[This post was first published in the New Zealand Sunday Star Times on 15 December 2013]
China is seriously short of milk. Although Chinese consumer demand for dairy products is increasing, the local supply is at best static. This is despite rapidly increasing prices paid to local farmers.
Currently, there are shortages of milk in Chinese supermarkets. In just the last two weeks, Chinese supermarket prices have moved another 8%, and imported UHT (ultra heat-treated) milk is now selling for well over $NZ3 per litre.
It is these same economic forces that are causing milk powder in New Zealand to sell for the remarkable price of $US5000 per tonne. The big question is whether this is a short-term bubble or are we really seeing a long-term transformation of markets
Most commentators in New Zealand are describing the current high prices as short-term, and predicting that milk powder prices will drop early next year. This is based on the assumption that other countries, and in particular the USA, will rapidly increase production. However, the predicted outcome of a price decline may underestimate the power of what is occurring in China.
My own prediction is that, despite some inevitable volatility, strong milk prices are likely to continue for a number of years. This is because the challenges that the Chinese industry faces are so profound. The only caveat is that there are no more food safety scares of one type of another. And that is a very important caveat.
The melamine scandal of 2008 has led to major changes in the Chinese industry. Some 300,000 babies became sick as a result of that scandal, which was caused by endemic corruption within Chinese milk supply systems. The Chinese Government now believes that food safety can only be guaranteed by the creation of large-scale farms and large-scale processing factories, where quality is systemised and managers are held accountable.
The problem is that setting up and running large-scale dairy farms with 3000 to 5000 cows requires a new set of skills which are not well embedded in the Chinese dairy industry. Some companies are apparently making a success of it, and that includes Fonterra which has several of these large farms in China. However, some other firms appear to be challenged by the demands of getting the system right.
There are additional forces leading to the decline of the traditional Chinese dairy sector. There is a critical shortage of labour in traditional agriculture, with ongoing urbanisation at the rate of about 12 million people per year. That is like a new city the size of Christchurch being built every ten days, or a city the size of Hamilton being added every five days. It is the young people who are shifting to the cities, and there are now very few people under the age of 45 back in the villages.
Chinese small-scale dairy farmers receive about NZ60c per litre which is much higher than in many parts of the world. However, large farming companies are receiving a lot more at about $NZ1 per litre at farm gate, and in some cases even more. For reasons relating to both genetics and feed, this milk is low in fat and protein. Accordingly, when converted to a New Zealand type payout based on what we call ‘milksolids’ (the protein plus fat), the $1 per litre equates to more than $15 per kg milksolids. This is approaching double what New Zealand farmers get paid even in this current high-priced year. The reality is that China will always be a high cost producer.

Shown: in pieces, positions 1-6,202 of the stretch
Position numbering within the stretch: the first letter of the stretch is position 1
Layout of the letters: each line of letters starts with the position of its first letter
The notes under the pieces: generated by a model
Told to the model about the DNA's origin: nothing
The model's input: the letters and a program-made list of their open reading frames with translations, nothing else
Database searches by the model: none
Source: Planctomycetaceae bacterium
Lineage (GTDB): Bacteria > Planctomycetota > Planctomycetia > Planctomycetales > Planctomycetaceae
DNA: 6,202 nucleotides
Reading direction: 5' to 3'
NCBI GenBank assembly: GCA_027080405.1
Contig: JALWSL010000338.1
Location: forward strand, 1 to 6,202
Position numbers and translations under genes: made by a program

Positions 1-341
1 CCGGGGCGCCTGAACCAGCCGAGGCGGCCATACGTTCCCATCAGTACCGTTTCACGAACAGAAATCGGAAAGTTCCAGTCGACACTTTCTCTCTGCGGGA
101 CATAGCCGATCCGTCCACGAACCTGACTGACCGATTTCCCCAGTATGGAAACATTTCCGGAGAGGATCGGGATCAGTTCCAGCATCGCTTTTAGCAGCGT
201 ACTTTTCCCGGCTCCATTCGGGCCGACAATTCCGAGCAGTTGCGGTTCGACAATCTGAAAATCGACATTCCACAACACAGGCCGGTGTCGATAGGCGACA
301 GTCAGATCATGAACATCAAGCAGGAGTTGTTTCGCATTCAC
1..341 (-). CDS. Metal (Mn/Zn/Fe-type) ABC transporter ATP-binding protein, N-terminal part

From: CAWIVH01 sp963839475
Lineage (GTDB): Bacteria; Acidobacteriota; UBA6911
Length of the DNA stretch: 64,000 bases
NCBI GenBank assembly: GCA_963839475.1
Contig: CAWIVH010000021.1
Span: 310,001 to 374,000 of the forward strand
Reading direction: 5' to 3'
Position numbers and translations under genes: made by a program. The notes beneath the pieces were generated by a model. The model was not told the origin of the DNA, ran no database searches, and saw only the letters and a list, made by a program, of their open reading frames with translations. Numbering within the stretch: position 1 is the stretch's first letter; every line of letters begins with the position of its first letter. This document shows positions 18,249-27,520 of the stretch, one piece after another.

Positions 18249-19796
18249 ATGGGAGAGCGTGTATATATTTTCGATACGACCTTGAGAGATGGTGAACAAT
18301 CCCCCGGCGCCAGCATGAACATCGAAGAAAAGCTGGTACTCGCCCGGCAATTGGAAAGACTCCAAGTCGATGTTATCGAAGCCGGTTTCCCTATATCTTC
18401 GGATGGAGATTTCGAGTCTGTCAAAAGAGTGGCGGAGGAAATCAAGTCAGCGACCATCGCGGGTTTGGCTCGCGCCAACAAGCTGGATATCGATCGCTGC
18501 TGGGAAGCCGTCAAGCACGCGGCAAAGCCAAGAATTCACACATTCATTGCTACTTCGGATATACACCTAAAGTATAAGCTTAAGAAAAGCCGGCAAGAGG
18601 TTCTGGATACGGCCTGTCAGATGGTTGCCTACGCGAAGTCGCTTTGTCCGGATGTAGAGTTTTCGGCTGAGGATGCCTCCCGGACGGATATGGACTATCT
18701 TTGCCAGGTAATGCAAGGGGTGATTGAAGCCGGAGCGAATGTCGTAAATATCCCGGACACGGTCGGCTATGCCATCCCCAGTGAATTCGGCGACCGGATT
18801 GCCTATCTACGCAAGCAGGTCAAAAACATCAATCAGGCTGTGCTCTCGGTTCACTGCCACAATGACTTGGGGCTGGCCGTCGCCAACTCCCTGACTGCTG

Statistics from China Customs show that growth in dairy imports is continuing unabated. In the ten months through to the end of October, China imported 618,000 tonnes of milk powder of which 79% came from New Zealand. The October imports were more than double the tonnage of the previous October.
New Zealand is fortunate that no other countries are currently set up to produce the quantities that China wants. It will take time for other countries to produce the large-scale dryers which underpin the Fonterra-style efficiency in this commodity business.
During the same ten month period, China also imported 147 million litres of fresh UHT milk of which only 17 % came from New Zealand. For this fresh milk New Zealand does have lots of competitors, with Germany being the most important source at 40% of total imports. Quite simply, New Zealand has been slow to latch on to opportunities for UHT milk, and is only now building significant UHT processing capacity. New Zealand has also been slow to latch on to selling branded milk powder, instead selling the product wholesale in 25kg bags.
I can only see one potential cloud on the horizon. For quite some years I have been advocating New Zealand should be converting its herds away from the mutant A1 form of beta-casein to the original A2 type. The mainstream industry has chosen to ignore the health issues surrounding A1 beta-casein and instead has pushed the line that it is a non- issue. Despite this, some of the Synlait producers are now specialist A2 producers and receive a premium for their product. In Australia, A2 milk is by value the largest industry brand (i.e. a brand not owned by a supermarket), and sells at a premium of over 100% over the supermarket-owned brands. In New Zealand, the A1 versus A2 issue has largely slipped below the horizon, but at some time it will emerge again as a threat to the mainstream industry.
Disclosure: Keith Woodford consults as an independent adviser to A2 Corporation.